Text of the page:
Lane Shackleton (CPO Coda): 5 Proven Rituals to Level Up Your Product Team
Rituals and templates to craft a vision, host effective product reviews, make decisions async, and more
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Today, I want to share 5 proven rituals and templates to level up your product team.
In the interview below, we cover rituals to:
Craft a product vision
Translate that vision into a roadmap
Host effective product reviews
Make decisions async
I’ve also included templates that you can use to put these rituals into practice.
A ritual to craft a great product vision
Welcome Lane! You have a principle called “Create cathedrals, not bricks.” How does that apply to product vision?
“Create cathedrals, not bricks” is a fable:
One day, you walk up to three people who are busy working.
You ask them what they’re doing:
The 1st says: “I take the bricks from this pile and put them over there."
The 2nd says: “I put the cement on top of the bricks."
The 3rd says: “We're building a cathedral.”
Nobody likes laying bricks all day but people will do it with craft if they were creating a cathedral that they cared about. That’s why having a vision is so important.
What are your favorite rituals for crafting a great product vision?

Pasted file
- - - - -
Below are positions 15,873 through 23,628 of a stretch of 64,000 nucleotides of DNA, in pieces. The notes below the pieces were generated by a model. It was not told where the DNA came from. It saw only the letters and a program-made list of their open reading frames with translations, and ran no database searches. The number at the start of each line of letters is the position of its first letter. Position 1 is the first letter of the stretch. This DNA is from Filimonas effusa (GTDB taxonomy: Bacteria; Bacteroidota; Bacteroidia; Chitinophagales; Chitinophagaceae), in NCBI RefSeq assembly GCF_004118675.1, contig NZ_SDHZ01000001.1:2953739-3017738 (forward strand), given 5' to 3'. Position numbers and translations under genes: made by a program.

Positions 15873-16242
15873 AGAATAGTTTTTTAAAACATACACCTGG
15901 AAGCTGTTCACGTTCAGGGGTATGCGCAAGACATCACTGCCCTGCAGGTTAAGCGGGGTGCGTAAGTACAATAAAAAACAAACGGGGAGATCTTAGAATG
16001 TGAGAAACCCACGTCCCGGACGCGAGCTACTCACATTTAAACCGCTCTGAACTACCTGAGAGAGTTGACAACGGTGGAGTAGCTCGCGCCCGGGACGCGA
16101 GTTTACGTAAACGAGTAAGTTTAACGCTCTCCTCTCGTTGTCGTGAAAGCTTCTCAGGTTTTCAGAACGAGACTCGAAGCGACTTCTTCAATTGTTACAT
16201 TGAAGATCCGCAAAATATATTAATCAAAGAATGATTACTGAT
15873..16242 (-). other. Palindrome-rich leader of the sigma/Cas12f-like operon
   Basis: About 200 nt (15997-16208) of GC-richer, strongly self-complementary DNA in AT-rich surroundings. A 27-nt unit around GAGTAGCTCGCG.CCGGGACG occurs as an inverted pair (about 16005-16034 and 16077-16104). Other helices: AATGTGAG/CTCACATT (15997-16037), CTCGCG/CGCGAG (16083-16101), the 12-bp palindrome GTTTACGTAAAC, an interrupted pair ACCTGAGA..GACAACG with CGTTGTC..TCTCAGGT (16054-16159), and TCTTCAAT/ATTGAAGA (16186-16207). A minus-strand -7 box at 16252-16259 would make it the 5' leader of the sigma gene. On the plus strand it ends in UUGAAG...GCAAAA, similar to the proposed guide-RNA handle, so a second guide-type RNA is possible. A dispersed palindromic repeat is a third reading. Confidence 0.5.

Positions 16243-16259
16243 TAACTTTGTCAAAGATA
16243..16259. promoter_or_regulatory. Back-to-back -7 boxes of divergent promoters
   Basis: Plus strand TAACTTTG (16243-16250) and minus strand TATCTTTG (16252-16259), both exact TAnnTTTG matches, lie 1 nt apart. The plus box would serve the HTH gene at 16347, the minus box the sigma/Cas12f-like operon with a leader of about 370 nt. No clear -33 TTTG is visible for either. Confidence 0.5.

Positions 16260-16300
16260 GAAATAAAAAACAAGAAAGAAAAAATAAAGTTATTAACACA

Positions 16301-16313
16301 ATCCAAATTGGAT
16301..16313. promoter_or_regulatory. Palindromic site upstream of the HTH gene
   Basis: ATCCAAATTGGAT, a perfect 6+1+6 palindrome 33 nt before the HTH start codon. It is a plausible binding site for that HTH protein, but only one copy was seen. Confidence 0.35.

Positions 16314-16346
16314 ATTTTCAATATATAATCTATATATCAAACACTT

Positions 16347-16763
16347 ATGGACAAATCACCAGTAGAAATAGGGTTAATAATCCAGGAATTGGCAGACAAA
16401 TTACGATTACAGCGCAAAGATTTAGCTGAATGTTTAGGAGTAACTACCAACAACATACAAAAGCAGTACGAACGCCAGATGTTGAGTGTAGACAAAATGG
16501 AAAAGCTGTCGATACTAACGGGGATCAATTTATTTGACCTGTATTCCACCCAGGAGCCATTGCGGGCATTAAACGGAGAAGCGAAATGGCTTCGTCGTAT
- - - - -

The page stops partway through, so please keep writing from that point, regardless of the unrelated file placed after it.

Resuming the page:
I keep coming back to two rituals:
Amazon’s press release (template)
I love Amazon’s ritual because it anchors your vision to the customer value. You can’t write a good press release without being clear about how your product will change customers’ lives.
This ritual works at all levels – whether you’re building a feature, a product line, or a company.
Coda vision artifacts (template)
I love this ritual because it lets your team explore the vision from different perspectives. Here’s how we do it at Coda:
We kick off a meeting with a big question: “What change do we want to drive in the world?”
We then discuss the target customer, their journey, and their problems.
We split into smaller groups and create vision artifacts such as:
Landing page: What might our main marketing page look like?
Features: What might some product improvements look like?
Advertising: What might an ad or billboard look like?
We create these artifacts together before sharing them with the broader team.
If you follow this ritual well, you’ll have multiple artifacts that you can stick on a wall to remind people about the vision every day. When teams are aligned on a shared vision they tend to execute faster and with a sense of purpose.
I love how these artifacts make the vision far less ambiguous than a 1-line statement.
A ritual to translate your vision into a roadmap
After you craft a vision, what ritual do you use to translate that into a roadmap?
We start by drafting a short strategy memo (~2 pages). This memo has:
Key challenges. We brainstorm 20+ challenges that the business is facing and then run an exercise to focus on just 3-4 key challenges for the year.
Big bets. We map these challenges to the strategic bets that we want to make.
Quarterly plus OKRs. Once we capture both the key challenges and the big bets in the memo, we share it broadly to gather feedback. Then we rely on each team to plan quarterly plus OKRs that ladder up to the company strategy.
What are quarterly plus OKRs?
Quarterly plus means planning ahead just far enough. It boils down to this:
For the upcoming quarter, you commit to OKRs that you can 100% achieve.